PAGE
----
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Wednesday, January 2, 2013

4

"Our Duties Are in Relation to One Another"

Feel unique in roiling solitude? Oh, you are not alone
though you may feel fallen, snow up your nose. Join
            with others in your dank reclusion.

How do you find something worth saying?
How do you find desire to find desire
            to find something worth saying?

And yes. That is where you might be: twice —
or is it thrice — removed in a receding
            mirror of acedia. Finding a way to

find a way to want to find a way back in
to conversation. This is what negative numbers
            (a negative soul) feel like: You want to want to want ...

If you go back far enough — lateral excavation —
will you hit bone? So many converging lines yakking
            to themselves over a haywire switchboard

you used to find out who you were through
cookie crumbs tossed down your own path.
            Now that you have no crumbs, don’t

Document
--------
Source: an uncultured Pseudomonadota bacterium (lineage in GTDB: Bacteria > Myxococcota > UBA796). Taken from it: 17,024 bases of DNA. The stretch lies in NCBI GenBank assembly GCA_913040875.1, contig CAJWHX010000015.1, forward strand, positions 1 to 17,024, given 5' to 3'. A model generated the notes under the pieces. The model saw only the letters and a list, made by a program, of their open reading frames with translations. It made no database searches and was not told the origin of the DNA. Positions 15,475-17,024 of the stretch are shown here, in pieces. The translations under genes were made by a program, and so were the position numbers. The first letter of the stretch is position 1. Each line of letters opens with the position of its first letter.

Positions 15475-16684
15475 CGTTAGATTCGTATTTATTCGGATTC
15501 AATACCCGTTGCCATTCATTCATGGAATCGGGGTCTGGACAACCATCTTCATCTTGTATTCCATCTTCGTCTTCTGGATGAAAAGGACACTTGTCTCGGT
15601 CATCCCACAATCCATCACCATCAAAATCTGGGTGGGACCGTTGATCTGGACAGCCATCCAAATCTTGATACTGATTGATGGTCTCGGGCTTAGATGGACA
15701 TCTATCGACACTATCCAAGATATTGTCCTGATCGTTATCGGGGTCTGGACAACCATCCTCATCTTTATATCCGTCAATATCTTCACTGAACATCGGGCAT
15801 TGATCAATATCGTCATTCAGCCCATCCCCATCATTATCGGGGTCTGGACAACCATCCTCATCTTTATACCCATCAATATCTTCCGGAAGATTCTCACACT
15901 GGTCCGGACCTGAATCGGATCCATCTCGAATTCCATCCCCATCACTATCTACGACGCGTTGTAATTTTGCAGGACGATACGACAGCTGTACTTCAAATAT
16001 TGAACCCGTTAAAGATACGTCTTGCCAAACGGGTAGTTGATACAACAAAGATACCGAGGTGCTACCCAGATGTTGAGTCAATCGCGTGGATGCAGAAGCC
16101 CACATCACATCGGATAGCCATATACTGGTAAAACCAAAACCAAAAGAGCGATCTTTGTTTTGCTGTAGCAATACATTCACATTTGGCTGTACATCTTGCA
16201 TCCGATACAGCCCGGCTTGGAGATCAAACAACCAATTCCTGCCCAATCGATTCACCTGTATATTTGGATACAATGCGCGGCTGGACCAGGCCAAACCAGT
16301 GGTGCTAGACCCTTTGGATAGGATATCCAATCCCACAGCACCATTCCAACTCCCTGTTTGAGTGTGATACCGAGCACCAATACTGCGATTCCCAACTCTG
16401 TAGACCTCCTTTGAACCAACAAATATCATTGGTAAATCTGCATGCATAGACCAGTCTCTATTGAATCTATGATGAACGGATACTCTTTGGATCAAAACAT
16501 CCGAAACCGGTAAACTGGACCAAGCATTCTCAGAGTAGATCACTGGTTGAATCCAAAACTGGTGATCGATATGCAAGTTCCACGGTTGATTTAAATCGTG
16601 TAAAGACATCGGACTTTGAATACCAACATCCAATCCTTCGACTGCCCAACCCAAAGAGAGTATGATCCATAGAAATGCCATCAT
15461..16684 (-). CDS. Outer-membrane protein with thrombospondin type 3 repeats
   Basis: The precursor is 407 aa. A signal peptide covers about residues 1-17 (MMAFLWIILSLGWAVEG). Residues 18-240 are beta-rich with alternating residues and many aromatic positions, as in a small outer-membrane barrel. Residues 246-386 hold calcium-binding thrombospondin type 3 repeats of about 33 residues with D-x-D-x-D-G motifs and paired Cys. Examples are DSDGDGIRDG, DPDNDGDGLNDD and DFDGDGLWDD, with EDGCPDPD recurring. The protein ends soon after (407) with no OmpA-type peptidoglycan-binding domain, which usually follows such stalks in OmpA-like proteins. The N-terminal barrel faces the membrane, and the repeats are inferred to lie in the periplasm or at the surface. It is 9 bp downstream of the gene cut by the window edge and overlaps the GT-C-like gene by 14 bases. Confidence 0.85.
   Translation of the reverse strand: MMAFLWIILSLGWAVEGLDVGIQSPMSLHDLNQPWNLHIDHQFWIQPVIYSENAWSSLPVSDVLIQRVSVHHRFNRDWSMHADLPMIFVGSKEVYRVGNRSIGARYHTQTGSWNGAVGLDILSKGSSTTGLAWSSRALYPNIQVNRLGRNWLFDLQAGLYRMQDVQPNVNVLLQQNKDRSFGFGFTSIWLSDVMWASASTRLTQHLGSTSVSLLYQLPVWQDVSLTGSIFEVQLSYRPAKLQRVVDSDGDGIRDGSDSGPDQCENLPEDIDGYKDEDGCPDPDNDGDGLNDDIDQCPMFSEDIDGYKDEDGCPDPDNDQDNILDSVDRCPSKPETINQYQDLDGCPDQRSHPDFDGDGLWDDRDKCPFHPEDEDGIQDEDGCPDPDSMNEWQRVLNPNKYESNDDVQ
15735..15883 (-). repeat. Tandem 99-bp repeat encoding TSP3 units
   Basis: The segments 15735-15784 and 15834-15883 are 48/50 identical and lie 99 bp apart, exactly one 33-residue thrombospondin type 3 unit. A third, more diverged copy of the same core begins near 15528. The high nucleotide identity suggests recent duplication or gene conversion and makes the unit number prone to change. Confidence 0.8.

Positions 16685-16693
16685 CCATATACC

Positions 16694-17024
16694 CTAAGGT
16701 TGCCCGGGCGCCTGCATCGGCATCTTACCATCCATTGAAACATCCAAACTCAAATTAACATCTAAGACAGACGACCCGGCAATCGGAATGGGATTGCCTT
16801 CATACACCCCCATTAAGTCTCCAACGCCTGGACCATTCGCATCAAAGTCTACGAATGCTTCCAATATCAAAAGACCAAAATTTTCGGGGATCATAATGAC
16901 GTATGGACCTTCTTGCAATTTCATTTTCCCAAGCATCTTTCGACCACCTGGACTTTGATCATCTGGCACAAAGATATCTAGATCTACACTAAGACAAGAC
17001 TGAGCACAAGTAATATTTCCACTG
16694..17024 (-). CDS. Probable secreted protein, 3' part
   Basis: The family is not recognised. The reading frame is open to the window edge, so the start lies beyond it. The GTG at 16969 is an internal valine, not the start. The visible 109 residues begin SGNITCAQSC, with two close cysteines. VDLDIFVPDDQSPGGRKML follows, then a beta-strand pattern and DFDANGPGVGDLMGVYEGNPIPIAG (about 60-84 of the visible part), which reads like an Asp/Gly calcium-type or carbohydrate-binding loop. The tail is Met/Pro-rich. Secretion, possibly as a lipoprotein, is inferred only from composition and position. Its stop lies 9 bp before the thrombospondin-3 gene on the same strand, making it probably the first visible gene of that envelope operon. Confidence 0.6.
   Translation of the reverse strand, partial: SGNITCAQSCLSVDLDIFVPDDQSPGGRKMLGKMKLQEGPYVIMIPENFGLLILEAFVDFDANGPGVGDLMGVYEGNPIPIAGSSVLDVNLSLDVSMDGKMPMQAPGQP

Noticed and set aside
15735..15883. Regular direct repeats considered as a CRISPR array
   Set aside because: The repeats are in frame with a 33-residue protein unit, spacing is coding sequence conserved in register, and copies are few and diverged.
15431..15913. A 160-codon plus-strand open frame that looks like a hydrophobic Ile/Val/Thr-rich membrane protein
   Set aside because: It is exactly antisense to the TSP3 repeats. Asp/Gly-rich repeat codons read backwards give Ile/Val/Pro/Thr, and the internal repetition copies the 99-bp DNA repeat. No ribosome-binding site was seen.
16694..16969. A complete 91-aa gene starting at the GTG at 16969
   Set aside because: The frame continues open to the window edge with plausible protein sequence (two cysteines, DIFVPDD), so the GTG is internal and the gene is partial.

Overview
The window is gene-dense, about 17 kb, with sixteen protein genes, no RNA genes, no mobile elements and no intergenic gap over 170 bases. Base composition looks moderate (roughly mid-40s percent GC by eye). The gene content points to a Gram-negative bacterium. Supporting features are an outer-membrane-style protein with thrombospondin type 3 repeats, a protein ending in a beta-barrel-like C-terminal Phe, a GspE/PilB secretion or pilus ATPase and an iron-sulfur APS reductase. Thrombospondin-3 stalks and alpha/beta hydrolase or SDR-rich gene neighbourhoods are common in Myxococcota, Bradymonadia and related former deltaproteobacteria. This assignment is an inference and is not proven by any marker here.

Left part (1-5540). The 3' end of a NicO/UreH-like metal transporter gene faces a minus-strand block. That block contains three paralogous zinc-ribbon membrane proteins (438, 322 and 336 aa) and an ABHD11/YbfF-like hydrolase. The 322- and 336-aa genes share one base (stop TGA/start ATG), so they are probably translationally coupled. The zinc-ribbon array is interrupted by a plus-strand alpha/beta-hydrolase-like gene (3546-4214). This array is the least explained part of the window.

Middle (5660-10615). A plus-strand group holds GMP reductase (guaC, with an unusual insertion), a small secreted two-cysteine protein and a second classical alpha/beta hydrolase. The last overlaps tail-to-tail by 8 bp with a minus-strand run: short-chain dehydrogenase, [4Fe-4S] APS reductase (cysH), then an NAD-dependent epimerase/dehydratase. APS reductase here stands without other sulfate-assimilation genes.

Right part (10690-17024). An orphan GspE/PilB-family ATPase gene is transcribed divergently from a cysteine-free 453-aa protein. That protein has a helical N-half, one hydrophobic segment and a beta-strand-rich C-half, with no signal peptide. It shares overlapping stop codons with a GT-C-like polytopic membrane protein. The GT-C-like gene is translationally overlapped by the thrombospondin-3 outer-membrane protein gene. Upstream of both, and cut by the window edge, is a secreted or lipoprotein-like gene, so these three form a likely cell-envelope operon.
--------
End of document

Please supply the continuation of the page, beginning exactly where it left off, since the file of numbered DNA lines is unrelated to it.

even have pockets to turn out—only the memory
of such acts, such things. How weary, stale, and
            profligate it seems to be to plasticize these

lines. You’re in a hamless state of mind.
Now get out and talk to anyone your age: Like you
            they’ve all got Death studded on the tongue, which

livelies up the talk they walk.

Poetry, December 2012

Sharon Dolin (www.sharondolin.com) is the author of five books of poetry, most recently Whirlwind (2012) and Burn and Dodge (2008), both published by the University of Pittsburgh Press.



4 Comments / Post A Comment

Barracuda

I'm not sure how I feel about this. The majority feels correct, an accurate description. The last part seems too quick, too easy. Just go out and talk to someone? Not so simple a thing... maybe for some, but not for all.

phthalocyanine

@Barracuda I totally agree, although I don't know very much about poetry, so am very hesitant to give critique. Even leaving off the imperative in the last stanza would feel more in the spirit of the rest of the piece -- as it is, it's too jarring.

phthalocyanine

@phthalocyanine IDEK, don't listen to me. This poem feels like a Calder mobile that I haven't figured out the tension and balance of yet.

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